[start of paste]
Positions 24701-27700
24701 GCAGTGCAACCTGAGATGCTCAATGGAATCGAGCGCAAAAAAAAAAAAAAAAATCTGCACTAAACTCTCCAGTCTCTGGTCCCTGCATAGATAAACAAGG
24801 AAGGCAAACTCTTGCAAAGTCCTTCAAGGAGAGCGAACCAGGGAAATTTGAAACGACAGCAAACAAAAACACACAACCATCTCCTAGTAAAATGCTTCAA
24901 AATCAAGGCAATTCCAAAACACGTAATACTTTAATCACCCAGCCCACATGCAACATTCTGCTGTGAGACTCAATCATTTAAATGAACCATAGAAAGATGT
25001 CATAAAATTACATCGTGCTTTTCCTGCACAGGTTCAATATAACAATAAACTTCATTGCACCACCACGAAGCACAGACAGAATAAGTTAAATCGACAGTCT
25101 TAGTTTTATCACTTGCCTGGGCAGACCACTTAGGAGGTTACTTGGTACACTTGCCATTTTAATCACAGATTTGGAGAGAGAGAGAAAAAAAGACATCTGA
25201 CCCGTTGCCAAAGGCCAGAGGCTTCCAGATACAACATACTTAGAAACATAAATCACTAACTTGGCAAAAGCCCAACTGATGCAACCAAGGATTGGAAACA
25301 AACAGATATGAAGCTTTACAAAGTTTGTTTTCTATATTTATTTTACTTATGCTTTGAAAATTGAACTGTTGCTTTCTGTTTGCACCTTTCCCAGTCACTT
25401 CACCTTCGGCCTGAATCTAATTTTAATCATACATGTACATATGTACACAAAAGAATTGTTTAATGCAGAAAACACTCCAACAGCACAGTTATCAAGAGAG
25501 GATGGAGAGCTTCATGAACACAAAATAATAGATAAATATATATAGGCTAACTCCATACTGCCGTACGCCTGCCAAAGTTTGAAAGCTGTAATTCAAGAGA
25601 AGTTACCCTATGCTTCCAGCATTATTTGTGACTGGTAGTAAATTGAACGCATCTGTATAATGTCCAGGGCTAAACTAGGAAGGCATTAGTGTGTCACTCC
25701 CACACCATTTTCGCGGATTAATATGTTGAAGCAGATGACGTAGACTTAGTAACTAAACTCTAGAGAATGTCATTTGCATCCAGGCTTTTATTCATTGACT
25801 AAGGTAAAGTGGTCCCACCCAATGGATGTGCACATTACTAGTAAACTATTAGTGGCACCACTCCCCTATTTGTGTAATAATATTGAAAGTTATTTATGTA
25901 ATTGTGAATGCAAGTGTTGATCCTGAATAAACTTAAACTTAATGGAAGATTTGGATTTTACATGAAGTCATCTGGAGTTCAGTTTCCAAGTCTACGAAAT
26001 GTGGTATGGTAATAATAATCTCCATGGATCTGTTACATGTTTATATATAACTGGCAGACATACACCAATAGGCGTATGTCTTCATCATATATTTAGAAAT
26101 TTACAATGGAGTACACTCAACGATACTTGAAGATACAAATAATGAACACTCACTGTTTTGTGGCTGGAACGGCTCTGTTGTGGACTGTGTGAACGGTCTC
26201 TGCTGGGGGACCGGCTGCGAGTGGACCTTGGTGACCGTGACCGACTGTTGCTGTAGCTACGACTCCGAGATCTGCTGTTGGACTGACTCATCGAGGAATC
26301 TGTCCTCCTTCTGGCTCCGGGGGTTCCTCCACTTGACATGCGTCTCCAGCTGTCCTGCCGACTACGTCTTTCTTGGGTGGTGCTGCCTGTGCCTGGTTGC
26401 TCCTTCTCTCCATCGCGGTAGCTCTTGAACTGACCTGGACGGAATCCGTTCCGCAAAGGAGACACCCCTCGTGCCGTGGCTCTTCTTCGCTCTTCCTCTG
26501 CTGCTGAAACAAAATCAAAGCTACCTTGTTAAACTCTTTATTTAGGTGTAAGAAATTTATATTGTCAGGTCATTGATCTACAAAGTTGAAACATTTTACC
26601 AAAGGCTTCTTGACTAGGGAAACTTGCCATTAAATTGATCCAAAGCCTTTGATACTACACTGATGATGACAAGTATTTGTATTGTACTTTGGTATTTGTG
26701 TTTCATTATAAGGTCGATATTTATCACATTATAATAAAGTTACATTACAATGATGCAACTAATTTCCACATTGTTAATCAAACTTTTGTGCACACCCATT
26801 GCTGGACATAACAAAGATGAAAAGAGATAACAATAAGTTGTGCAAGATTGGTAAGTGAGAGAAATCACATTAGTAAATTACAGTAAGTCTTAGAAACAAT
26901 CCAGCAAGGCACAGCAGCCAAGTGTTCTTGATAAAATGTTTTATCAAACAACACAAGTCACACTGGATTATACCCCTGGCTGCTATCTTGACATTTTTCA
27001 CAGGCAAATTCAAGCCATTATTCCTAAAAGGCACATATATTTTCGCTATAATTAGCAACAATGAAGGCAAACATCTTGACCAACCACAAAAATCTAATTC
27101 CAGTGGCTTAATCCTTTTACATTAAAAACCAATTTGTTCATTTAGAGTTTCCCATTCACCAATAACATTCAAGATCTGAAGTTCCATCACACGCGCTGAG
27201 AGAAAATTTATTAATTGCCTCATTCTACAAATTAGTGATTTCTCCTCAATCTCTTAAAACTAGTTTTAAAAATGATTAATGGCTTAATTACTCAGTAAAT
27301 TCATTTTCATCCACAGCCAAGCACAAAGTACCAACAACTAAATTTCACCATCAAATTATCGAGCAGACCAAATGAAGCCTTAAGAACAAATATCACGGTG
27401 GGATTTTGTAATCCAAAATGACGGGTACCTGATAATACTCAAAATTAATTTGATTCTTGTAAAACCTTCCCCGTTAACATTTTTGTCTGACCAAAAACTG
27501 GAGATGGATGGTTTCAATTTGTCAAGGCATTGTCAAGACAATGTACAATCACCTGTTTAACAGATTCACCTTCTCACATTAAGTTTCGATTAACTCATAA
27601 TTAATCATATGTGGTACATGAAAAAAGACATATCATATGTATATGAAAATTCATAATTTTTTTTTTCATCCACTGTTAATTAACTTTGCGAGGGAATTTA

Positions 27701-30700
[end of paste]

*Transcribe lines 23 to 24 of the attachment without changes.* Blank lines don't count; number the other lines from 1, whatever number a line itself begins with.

26801 GCTGGACATAACAAAGATGAAAAGAGATAACAATAAGTTGTGCAAGATTGGTAAGTGAGAGAAATCACATTAGTAAATTACAGTAAGTCTTAGAAACAAT
26901 CCAGCAAGGCACAGCAGCCAAGTGTTCTTGATAAAATGTTTTATCAAACAACACAAGTCACACTGGATTATACCCCTGGCTGCTATCTTGACATTTTTCA